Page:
Updated 3/28/2010: Manda Ray / Sunny Fish is Launched
Fishie was a 10 foot plywood pram we built in 2004 at a Family Boatbuilding event at the Newport Harbor Nautical Museum in Newport Beach, CA. About 50 families succeeded in assembling these boats in one weekend. Fishie had a short life. She only sailed once or twice after the maiden voyage, shown in the picture above, before being badly damaged when she was blown into a fence during a storm.
We had a lot of fun building and rowing Fishie, but after she was damaged, we moved on to other things for a while. A few years later we decided to build another boat, this time from scratch. For the Beta Fishie project, we set the goal of building the boat from scratch and launching it over the 3-day Memorial Day weekend in 2009. The boat had to be simple if we were to be able to build the complete hull in 2 days. The design of "Beta Fishie" was heavily inspired by the work of Hannu Vartiala. Hannu's website is HERE, and I highly recommend it for all would-be boat builders.
Beta Fishie was made of 5mm exterior grade Okume plywood purchased at our local home improvement store. The parts of the hull were cut from 1 1/2 sheets of plywood as shown in the drawing and picture above. The bottom and sides were spliced using plywood butt straps on the inside, and fiberglass tape on the outside. She is about 15 feet long, and has a beam of 3 feet at the gunwales, and 2 feet at the chines.
The seams were taped inside and out with fiberglass drywall tape and epoxy resin
Off to the water for the launching
Barnaby takes her out for the maiden voyage
Beta Fishie can carry 2 adults, or one adult and 2 kids comfortably. She floats on her lines at about 450 pounds total displacement. We added a skeg to improve tracking after the first outing, but aside from this one improvement she has proved to be a capable and fun craft from the start. Beta Fishie was used extensively in 2009, and will be back in the water this spring. We have tried paddling her with single paddles (shown above), double paddles, and rowing her. With temporary oarlocks installed she proved to be a very nice rowing boat, and moves well with moderate effort on the oars. We will be installing permanent oarlocks for the 2010 season.
The whole family enjoyed Beta Fishie during the 2009 season. There was just one problem. Beta Fishie is not big enough to carry Barnaby, Lynne and the twins all at the same time. Somebody always ended up waiting on the beach while others were out on the water. One day, Mandy suggested that she could rent a kayak so that we could all be afloat at the same time. While this did not happen, it became clear that the family needed another boat to solve the problem.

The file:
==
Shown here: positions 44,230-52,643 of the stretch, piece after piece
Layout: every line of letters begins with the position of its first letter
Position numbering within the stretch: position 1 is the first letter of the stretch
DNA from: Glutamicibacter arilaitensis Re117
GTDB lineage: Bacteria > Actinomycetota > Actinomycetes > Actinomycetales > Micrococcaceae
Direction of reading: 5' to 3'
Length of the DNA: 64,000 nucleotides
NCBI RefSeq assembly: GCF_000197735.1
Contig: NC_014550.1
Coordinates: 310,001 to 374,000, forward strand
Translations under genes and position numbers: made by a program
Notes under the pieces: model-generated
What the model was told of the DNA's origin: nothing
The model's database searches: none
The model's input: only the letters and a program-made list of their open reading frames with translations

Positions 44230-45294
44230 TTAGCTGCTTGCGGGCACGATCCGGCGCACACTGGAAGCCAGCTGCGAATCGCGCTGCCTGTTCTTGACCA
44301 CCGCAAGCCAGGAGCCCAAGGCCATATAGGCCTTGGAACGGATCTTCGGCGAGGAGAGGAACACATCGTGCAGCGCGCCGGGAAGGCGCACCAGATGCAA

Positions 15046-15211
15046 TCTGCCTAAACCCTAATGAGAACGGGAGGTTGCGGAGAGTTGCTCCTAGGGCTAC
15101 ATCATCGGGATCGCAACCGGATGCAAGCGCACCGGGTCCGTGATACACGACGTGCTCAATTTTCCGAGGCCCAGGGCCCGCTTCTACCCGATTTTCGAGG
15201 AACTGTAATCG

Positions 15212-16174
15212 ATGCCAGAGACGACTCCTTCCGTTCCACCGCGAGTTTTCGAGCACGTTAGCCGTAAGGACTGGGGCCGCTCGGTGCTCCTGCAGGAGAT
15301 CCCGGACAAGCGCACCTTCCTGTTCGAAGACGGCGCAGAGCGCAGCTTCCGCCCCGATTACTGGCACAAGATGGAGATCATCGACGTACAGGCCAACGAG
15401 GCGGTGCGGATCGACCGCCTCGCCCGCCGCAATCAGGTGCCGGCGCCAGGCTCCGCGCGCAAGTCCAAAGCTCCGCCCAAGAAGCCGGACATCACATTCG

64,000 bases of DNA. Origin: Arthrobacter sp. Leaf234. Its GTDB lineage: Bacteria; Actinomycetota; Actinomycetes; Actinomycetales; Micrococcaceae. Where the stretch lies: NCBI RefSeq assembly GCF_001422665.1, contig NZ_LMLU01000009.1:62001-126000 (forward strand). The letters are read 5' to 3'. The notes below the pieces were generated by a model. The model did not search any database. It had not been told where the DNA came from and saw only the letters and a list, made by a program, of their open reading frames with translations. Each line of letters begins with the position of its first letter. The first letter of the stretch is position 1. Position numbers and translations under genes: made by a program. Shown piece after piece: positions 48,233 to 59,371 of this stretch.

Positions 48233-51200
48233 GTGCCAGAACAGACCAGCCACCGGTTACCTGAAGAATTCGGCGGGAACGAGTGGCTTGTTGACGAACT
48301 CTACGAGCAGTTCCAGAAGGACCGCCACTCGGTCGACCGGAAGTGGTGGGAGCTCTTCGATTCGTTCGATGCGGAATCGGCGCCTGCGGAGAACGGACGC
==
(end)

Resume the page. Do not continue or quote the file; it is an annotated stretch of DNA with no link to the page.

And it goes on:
The new boat is intended for the twins to paddle. While Beta Fishie was primarily designed to be quick to build, the new craft had more design requirements.
We wanted a boat that would:
Carry the twins comfortably, allowing for the fact that they will have grown significantly between the beginning of design and the launching.
Be easy to paddle.
Be stable enough for the girls to be comfortable on the water and learn paddling without too much worry about tipping over
Have sufficient emergency flotation for self rescue in the event of a capsize or to keep the crew afloat while swamped.
Fit through the rear window of our 1994 Roadmaster station wagon so that we can transport both boats with one car. Beta Fishie on the car top, and the new craft in back.
The design Barnaby evolved is very much like a sneak box or duck boat. She is 8 feet long and has a beam at the chines of 38 inches for stability. The tumble home in the topsides will make it easy to use a double paddle, and tend to keep the center of gravity of the crew in the center of the boat. She is decked fore and aft, and the two buoyancy compartments provide about 150 pounds of flotation. She has twin fins mounted on the bottom chines for directional stability and tracking.
The new boat has 2 names because she is intended for use by twins. "Manda Ray" is from the shape of the boat, and Mandy's love of all things piscine, and "Sunny Fish" is derived from Julie's self-chosen nickname of "Sunny".
The main parts of the hull (5mm ply) MRSF uses taped seam construction: Beta Fishie lurks in the background
The girls were major participants in the build. Here is Julie in all of her safety gear (safety glasses and dust mask) and hard at work sanding the chine to prepare the hull for the application of glass tape and epoxy to the outside of the joints.
Manda Ray/ Sunny Fish in primer. Final paint and sea trials to follow soon
At the Shore Ready for the Maiden Voyage
Afloat For the First Time
Manda Ray / Sunny Fish (heretofore known as MRSF or Mrs. Fish) was launched on Alamitos Bay on March 28. The boat met all of our design goals. Its stable, tracks well and is easy to paddle. It carries the twins nicely, floating at the designed waterline. The girls paddled together and individually and enjoyed the boat greatly.
We also tried paddling MRSF with Dad and one twin aboard, for a total load of about 300 pounds. The boat handled this load fine, floating with the chine immersed about 1/2 inch at its lowest point. We consider this weight to be the limit of her capacity.
The twin fins make MRSF very stable directionally for such a small craft. This is pleasant when cruising in a straight line, and when the boat is being handled by inexperienced paddlers (which it what it was designed to do). The one minor drawback if the twin fin design is that the boat is not particularly maneuverable. Paddling on one side starts it turning, but the fins damp out the turn rate almost as soon as the paddle stroke ends. For experienced paddlers, I would probably cut the size of the fins somewhat.
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